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Reason Short Sales Are Rejected By The Bank

February 16th, 2010 12:01 PM by Dave Gubler

 Re-blogged 1 time

Reasons Short Sales Are Rejected By The Bank

short sale puzzle

Why Banks Reject Short Sales

Your bank will demand a great deal of documentation before approving a short sale. Contrary to popular belief, though, a seller does not need to be in foreclosure or have fallen behind on their mortgage payments for a short sale to be successful. Here are some common reasons that banks turn down short sale requests:


  • Short Sale Offer Price is Too Low

Banks will order a BPO (Broker's Price Opinion) that will be performed by a local agent or broker in order to establish the current fair market value of your home.  This is generally done within a few weeks of us submitting the short sale offer to the lender. They may order several BPOs in order to get a solid idea of the fair market value.  Sometimes they will even order a full appraisal. A justification of value should be submitted by whoever is representing you on the short sale in the form of a CMA (Comparative Market Analysis), BPO, or AVM (Automated Valuation Model such as Freddie Mac Home Value Explorer).  If the bank believes it can make more money by taking the property through foreclosure proceedings, the bank will reject the offer. IML Real Estate has a successful track record of substantiating our claims of market value and refuting the lender's assessment of value when it is inaccurate.


  • Short Sale Package is Incomplete

Ask any short sale specialist and you'll hear horror stories of how banks lose documentation. In some cases, it doesn't matter how many times the package is overnight mailed or faxed; the bank just seems to misplace it. Worse, an important document might not be in the file, and without all required documents the sale will not be granted.  You must select a short sale agent/negotiator that is relentless in supplying and verifying receipt of documentation.  IML Real Estate understands the reality of how bank representatives handle and receive documentation.  We leave no stone un-turned and are constantly vigilant about verifying that documentation requirements are met and exceeded.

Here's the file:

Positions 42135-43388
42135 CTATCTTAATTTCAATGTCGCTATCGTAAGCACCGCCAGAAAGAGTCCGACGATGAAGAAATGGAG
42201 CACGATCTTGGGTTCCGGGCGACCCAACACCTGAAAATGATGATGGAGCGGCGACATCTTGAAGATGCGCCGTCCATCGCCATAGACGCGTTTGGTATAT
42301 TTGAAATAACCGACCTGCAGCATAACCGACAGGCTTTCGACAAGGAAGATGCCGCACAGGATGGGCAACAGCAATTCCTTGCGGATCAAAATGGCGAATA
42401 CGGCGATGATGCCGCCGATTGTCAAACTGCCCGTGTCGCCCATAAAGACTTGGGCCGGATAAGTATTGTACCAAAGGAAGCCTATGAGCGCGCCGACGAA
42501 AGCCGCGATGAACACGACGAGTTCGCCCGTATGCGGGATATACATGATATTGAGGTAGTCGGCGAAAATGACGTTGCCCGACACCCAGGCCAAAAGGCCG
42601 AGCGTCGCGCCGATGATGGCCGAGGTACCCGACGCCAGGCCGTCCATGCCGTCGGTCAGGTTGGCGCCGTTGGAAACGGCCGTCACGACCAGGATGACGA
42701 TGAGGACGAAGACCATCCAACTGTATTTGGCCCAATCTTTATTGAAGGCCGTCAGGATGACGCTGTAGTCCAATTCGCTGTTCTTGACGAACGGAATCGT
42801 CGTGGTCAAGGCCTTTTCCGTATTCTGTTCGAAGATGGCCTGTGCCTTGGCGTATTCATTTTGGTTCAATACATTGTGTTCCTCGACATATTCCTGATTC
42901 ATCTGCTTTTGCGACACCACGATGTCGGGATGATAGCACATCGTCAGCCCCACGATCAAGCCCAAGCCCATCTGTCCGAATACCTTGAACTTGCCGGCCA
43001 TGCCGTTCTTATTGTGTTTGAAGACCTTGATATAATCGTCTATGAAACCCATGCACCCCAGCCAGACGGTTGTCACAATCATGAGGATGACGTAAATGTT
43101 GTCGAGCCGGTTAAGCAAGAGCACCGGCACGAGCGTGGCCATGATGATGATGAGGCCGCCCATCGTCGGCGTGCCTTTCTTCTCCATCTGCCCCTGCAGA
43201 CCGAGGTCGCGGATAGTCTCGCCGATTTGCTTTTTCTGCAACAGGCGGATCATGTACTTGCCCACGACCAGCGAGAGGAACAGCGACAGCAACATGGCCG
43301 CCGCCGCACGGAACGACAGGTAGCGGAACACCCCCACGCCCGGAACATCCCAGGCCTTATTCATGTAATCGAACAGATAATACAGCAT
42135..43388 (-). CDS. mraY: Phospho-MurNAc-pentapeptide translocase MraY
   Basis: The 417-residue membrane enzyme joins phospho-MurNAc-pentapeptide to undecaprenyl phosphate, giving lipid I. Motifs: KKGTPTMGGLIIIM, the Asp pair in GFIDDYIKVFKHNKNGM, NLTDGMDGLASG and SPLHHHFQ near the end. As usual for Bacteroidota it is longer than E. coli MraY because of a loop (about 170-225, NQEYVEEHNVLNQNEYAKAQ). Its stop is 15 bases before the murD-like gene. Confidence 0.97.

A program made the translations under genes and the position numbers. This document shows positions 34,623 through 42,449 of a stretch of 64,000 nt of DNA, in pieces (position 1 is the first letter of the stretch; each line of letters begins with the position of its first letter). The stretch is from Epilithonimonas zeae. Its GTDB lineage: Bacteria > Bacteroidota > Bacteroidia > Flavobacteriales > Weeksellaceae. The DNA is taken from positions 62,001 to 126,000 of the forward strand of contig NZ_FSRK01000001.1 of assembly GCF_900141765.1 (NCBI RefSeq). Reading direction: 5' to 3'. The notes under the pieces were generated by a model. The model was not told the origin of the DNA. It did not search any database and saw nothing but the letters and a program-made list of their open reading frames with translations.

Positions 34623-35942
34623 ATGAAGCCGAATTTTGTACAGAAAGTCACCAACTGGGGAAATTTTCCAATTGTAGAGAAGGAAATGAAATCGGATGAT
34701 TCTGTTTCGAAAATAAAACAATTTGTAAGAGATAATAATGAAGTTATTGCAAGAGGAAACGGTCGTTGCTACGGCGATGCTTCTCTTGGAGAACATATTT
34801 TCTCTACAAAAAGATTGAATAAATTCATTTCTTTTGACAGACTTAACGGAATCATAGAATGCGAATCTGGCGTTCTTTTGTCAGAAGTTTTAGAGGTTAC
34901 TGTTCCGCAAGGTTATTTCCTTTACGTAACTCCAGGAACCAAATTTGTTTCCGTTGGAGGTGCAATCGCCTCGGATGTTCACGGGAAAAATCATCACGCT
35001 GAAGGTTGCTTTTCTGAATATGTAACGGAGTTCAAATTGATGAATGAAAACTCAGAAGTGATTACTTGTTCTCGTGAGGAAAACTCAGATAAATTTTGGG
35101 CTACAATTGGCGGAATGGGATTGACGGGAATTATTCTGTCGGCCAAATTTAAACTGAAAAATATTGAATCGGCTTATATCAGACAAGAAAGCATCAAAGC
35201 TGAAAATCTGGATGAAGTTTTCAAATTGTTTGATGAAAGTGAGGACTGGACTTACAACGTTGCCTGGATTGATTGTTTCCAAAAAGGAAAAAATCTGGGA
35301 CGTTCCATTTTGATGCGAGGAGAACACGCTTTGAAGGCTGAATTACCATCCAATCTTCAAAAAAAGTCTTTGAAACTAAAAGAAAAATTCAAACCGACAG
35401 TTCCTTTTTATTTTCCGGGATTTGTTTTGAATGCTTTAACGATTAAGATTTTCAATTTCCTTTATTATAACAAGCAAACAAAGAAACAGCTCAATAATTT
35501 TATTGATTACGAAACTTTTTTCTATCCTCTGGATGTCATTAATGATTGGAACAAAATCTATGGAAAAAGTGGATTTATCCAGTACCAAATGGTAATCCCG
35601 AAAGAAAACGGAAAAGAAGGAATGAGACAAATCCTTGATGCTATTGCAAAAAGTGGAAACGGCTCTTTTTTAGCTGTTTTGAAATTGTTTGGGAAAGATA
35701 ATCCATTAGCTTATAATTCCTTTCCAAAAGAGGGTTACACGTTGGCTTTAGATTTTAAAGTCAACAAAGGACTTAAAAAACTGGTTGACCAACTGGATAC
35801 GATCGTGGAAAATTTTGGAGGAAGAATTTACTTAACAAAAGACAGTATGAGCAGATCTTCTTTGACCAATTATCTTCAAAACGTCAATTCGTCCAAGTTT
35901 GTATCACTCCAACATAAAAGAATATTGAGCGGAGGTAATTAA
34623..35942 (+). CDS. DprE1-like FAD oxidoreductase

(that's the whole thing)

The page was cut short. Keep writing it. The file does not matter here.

• Seller Does Not Qualify

If the seller is asking for debt forgiveness, the bank will want to see a hardship letter from the seller that explains why the seller cannot afford to pay back the shortfall difference. Sellers who have large amount of liquid assets are at a disadvantage if the sellers are unwilling to work out a repayment plan with the bank.  Your agent/negotiator must be able to concisely and effectively demonstrate your hardship.  Many inexperienced agents do not have effective means and systems to adequately establish your hardship with the bank.


  • Buyer Does Not Qualify

The desire to buy a home and the financial means to afford a mortgage payment do not mean a buyer qualifies to buy a home. A buyer's lender will examine credit history, length of time on the job, debt ratios, and a host of other criteria to determine a borrower's qualifications. Loan standards have been elevated quite a bit since the housing crisis began.  To gain credibility with the seller's bank, buyers need to submit a loan pre-qualification letter and proof of funds along with the offer.  We are effective at evaluating the strength of the potential buyer because we require them to qualify with our financing options in addition to any financing they have already secured.  In this manner, we protect you from wasting time with non-qualified buyers.  Time is precious in a short sale transaction and we cannot afford to sacrifice it for a buyer that is unlikely to qualify.  It can mean the difference between successfully selling your home and foreclosure.


  • Bank Sold or Transferred the Loan

Sometimes, the bank won't realize it no longer holds the mortgage on the property until many months have passed during short sale process. If the bank has sold the mortgage to another lender, the bank has no authority to approve a short sale because it has released the asset. Although the seller may continue to receive statements from the bank, the bank might be servicing the loan but not own it.  Although the short sale or loss mitigation department may not be aware of the transfer to another lender... we will be.  We maintain frequent follow-up with servicing to ascertain that the loan remains with the current lender. 


Dave Gubler: IML Real Estate

Successfully Negotiated 100+ Short Sales.

Experience With All Major & Minor Servicers.

List Your Home With An Experienced Agent: IML Real Estate for more information.

National Association of Realtors SFR Designation

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Posted by Dave Gubler on February 16th, 2010 12:01 PM



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